Forty Years in South China eBook

This eBook from the Gutenberg Project consists of approximately 165 pages of information about Forty Years in South China.
from men who are advanced to literary honors, or who receive official promotion In any of the above cases, if any individual fail to agree with the ‘chief of the beggars’ of his ward and pay what is considered a sufficient amount of money (the amount varies with the importance of the occasion and the wealth of the parties), he may expect a visit from a posse of beggars, who will give him much annoyance by their continual demands.  The ‘chiefs of the beggars’ give a part of the money which they receive to the beggars under them.  My teacher thinks there are about two thousand beggars in the city of Amoy.  There is a small district belonging to the city of Amoy called ‘The Beggars’ Camp.’  The most of the inhabitants of this place are beggars.  These beggars go about the city seeking a living, clothed in rags and covered with filth and sores, the most disgusting and pitiable objects I ever saw.”

TWO NOBLE MEN SUMMONED HENCE.

On the 6th of December Rev. John Lloyd, of the American Presbyterian mission, died of typhus fever after an illness of two weeks.  Mr. Talmage makes this record of him: 

“Dec. 8, 1848.  Rev. John Lloyd was born in the State of Pennsylvania on the first of Oct., 1813, which made him thirty-five years, two months, and five days at the time of his death.  He was a man of fine abilities.  His mind was well stored with useful knowledge and was well disciplined.  He was most laborious in study, very careful to improve his time.  He was mastering the language with rapidity.  His vocabulary was not so large as that of some of the other brethren, but he had a very large number of words and phrases at his command, and was pronounced by the Chinese to speak the language more accurately than any other foreigner in the place.  They even said of him that it could not be inferred simply from his voice, unless his face was seen, that he was a foreigner.  He was a man of warm heart, very strong in his friendship, very kind in his disposition, and a universal favorite among the Chinese.  I never knew a man that improved more by close intimacy.  His modesty, which may be called his great fault, was such that it was necessary to become well acquainted with him before he could be properly appreciated.  But it has pleased the Master of the harvest to call him from the field just as he became fully qualified to be an efficient laborer.  What a lesson this, that we must not overestimate our importance in the work to which God has called us.  He can do without us.  It seems necessary that He should give the Church lesson upon lesson that she may not forget her dependence upon Him.”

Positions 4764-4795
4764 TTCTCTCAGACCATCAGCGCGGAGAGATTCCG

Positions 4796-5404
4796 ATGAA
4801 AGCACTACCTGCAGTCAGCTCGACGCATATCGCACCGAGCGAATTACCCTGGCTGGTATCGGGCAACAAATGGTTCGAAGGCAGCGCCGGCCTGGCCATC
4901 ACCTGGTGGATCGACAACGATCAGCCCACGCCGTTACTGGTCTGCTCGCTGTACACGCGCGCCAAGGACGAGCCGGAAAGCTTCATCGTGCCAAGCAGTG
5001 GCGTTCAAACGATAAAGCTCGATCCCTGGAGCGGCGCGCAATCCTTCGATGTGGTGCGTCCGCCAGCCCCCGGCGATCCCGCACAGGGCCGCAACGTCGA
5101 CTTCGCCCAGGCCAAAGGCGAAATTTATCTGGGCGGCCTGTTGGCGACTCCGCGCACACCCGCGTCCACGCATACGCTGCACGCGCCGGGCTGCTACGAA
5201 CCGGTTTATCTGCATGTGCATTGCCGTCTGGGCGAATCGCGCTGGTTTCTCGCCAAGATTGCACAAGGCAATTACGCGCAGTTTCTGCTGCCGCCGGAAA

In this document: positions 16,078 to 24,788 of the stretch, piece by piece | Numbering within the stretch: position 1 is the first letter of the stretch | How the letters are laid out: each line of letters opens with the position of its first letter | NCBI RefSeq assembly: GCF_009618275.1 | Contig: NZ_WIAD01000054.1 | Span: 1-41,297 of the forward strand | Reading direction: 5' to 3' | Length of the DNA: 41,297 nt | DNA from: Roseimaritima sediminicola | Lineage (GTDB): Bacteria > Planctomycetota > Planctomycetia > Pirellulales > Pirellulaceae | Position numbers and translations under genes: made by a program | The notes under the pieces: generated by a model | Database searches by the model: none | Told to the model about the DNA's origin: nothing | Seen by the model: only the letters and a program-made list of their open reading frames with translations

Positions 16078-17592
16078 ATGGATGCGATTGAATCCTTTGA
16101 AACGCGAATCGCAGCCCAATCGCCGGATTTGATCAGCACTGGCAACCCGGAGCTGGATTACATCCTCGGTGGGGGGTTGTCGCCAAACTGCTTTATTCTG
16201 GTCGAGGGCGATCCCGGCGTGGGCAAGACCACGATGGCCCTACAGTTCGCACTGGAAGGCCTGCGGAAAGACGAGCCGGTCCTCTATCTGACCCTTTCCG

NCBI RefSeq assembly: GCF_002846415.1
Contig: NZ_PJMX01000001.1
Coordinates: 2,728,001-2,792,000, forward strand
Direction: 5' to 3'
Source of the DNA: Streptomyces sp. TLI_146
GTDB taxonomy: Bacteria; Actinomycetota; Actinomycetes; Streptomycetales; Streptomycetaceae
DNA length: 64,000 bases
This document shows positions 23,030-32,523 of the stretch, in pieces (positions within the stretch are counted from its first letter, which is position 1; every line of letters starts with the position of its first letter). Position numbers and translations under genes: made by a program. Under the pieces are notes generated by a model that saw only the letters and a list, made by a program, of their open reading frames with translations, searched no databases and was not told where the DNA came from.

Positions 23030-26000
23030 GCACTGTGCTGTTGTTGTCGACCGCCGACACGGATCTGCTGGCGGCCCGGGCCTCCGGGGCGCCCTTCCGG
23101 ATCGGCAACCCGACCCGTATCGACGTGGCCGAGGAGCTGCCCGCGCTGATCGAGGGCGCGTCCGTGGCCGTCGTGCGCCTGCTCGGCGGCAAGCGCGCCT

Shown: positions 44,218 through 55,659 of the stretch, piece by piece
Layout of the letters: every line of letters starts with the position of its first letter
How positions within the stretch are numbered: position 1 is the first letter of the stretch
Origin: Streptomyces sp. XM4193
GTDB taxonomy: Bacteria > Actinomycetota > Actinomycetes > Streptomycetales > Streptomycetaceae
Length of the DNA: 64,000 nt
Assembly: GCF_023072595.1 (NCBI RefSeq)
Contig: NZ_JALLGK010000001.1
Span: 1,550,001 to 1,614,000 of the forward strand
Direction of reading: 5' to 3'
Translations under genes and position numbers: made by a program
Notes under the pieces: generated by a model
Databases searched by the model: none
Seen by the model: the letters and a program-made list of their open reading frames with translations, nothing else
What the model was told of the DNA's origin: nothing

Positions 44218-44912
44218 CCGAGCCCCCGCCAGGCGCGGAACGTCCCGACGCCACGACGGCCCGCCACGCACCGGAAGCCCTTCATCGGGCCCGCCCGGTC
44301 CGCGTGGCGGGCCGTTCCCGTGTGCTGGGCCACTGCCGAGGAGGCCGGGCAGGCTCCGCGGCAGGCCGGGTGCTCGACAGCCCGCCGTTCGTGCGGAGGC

Early in 1849 the brethren were called to mourn the loss of one of the most devoted pioneers of the Amoy mission, the Rev. William J. Pohlman.

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Forty Years in South China from Project Gutenberg. Public domain.
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